"Well, what are you staring at?" Mirestone boomed out. "Take my cloak, please, then be seated. We'll talk."

Taking the cloak and draping it over a wooden peg in the wall, Peter moved cautiously around the foreboding character that monopolized his small house. Carefully seating himself opposite the man, he moved the table so that it set between them as a protective barrier.

"I'll make myself clear to you," Mirestone explained, "For I want my stay to be as brief as possible."

He poured himself another glass of wine, then settled back in the chair, half closing his eyes. "You see, I am a student, you might say, of German history or folklore. I am in the process of writing a collective history of the Pennsylvania Dutch folk, their habits, beliefs, and—" he broke off for an instant as he leaned forward across the table, staring into the frightened eyes of Peter "—and their superstitions."

Shifting his chair around in order to get benefit from the heat of the fireplace, Mirestone went on. "Now I want facts, Scheinberger, authentic facts. I am prepared to pay you well for your trouble, but I insist on information that is backed up with sound, accurate truth."

Peter became more relaxed but still slightly uneasy. He didn't like the attitude of this man, Mirestone. He was too sure of himself—altogether too cocky. But then on the other hand he had said there would be a financial gain from any business that he could transact with him. Money was something that Peter knew he needed in order to keep his farm going, and any income, however small it may be, would be welcomed gratefully. Yes, he decided that he had better endure the rudeness of this man.

For a few seconds, however, the tall stranger seemed to lose all of his cockiness, and a somber look crept over his jovial features. "Have you ever heard of the hex of the white feather?"

Peter thought a moment before he replied. "Yes. I have heard of it." Then nervously he fingered his glass of wine that he had not as yet touched. Raising it up to his lips he sipped it slowly as he stared at Mirestone over the rim of the glass. "Yes. I have heard of it," he repeated.

"Good, good. You have heard of it. Now, you will tell me about it, of course. I want to know all about it—how it is practiced, the results, and so forth."

"Is that why you came here? Only to learn of the white feather hex?"


Mirestone climbed to his feet and paced the room. "Yes," he said. Peter noted a sad tone in his voice, and he waited for him to say more.

"Yes," Mirestone continued. "I have, like you, heard of the hex of the white feather. I have traced it down to several families, but none could tell me anything about it that was factual. Half of the stupid fools made up stories as they went along—some concocting the biggest bunch of asinine tales that I've ever heard. But you, Peter, are a descendant of the Scheinbergers. I know for a fact that Otto Scheinberger practiced the white feather hex and passed the power on down to your father. From there it stopped. However, there must be some record of it in your family. You are in possession of the books of your grandfather, aren't you?"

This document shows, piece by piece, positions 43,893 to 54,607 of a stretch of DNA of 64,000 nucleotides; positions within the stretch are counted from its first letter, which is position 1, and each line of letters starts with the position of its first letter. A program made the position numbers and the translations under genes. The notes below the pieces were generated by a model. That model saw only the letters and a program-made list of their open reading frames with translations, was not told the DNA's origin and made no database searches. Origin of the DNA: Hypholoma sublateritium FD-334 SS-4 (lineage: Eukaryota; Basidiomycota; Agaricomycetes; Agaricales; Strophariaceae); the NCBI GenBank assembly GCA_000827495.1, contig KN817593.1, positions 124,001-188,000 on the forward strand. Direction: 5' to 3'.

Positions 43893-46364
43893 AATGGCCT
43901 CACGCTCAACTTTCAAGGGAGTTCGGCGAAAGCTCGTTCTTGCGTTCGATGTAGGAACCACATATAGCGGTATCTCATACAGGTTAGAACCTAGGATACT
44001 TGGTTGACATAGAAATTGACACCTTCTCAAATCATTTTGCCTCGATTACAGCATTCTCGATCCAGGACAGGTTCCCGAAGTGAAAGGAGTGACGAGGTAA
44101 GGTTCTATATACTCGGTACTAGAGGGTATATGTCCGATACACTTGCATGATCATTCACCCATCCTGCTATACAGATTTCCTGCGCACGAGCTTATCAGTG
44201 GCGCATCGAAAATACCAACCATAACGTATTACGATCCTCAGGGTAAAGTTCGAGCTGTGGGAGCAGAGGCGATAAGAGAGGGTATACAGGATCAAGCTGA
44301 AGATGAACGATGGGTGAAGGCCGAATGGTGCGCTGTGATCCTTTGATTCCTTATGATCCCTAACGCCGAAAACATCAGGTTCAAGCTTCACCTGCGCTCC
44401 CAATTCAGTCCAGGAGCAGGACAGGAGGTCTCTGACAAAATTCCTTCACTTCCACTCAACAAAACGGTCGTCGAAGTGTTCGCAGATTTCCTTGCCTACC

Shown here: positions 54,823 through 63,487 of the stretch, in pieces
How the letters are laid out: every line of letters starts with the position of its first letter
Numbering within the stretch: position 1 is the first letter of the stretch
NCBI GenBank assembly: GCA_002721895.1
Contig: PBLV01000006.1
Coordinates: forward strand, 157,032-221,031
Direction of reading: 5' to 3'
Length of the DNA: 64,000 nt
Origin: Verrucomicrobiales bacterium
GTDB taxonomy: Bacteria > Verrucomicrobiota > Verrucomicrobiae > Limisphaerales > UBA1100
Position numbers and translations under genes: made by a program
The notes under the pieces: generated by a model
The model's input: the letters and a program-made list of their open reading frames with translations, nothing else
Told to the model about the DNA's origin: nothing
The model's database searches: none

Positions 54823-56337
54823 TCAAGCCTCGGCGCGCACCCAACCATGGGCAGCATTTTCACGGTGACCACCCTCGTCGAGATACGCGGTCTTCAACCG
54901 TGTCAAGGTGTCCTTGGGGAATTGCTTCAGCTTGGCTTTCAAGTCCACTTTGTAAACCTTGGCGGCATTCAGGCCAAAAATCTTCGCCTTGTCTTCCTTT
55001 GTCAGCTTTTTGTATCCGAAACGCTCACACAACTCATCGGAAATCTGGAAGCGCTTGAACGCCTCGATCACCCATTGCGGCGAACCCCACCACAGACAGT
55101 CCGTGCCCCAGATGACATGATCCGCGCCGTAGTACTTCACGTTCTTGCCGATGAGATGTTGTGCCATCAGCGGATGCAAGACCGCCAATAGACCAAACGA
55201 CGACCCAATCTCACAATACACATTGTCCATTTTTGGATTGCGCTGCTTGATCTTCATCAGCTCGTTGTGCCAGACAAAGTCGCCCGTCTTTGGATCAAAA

"I have several of his books. Some of them I have read."

"Well," Mirestone waited. "Did you come across anything about the hex?"

"Yes," answered Peter. "I read about that which you mention."

"Splendid, now we are getting somewhere. Can you find me the book that tells of it?"

Peter finished drinking his wine and setting the glass upon the table, he slowly rose and faced Mirestone with a look of superiority playing about his rustic features. "No, I am afraid not. You see, I have burned the book."

Mirestone's face went white. "You burned it?"

"Yes," said Peter. "I don't wish to have anything to do with such black magic. It is better burned."

"But you must remember the hex. Although the book is destroyed you still have the information in your head, nein?"

"I could never forget it if I wanted to," replied Peter reluctantly. "If I could burn my memory also it would be better."

Mirestone went back to the fireplace and placed several chunks of wood on the blaze. A bright orange glow leaped out from the hearth and danced mockingly over his pallid brow, hiding his lank jowls in the shadows cast by the cheekbones. Like some grim spectre he rose up, towering above the little Dutchman. Peter had only to look into his eyes to see the imperative request that lingered behind the hollowed sockets.


Throughout the remainder of the night Peter, almost in spite of himself, wracked his brain to bring back to mind everything that was mentioned in the book about the hex of the white feather. The idea was clear enough, but the minute details, the infinite possibilities for mistake, and the exacting specifications concerning the experiment were blurred in his memory. He knew that with time he could bring back everything that he had read, but it would take deep concentration and, perhaps, many days of trial and error to determine the right path that they must follow in order to have success.

Mirestone, realizing that any distraction would break Peter's train of thought, sat quietly in the corner finishing off the Dutchman's supply of wine. He watched Peter closely through his slitted eyes, and it seemed that his compelling stare was the only force that could drive the frightened Peter on. Every so often Peter would glance up and see Mirestone leaning back in the corner half concealed by the deep shadows—only his partially opened eyes could be seen flickering in the fiery glow of the hearth. Then he would cover his face with his large, knotted hands, work the twisted fingers through his hair, and try to bring back to mind the evil recipe.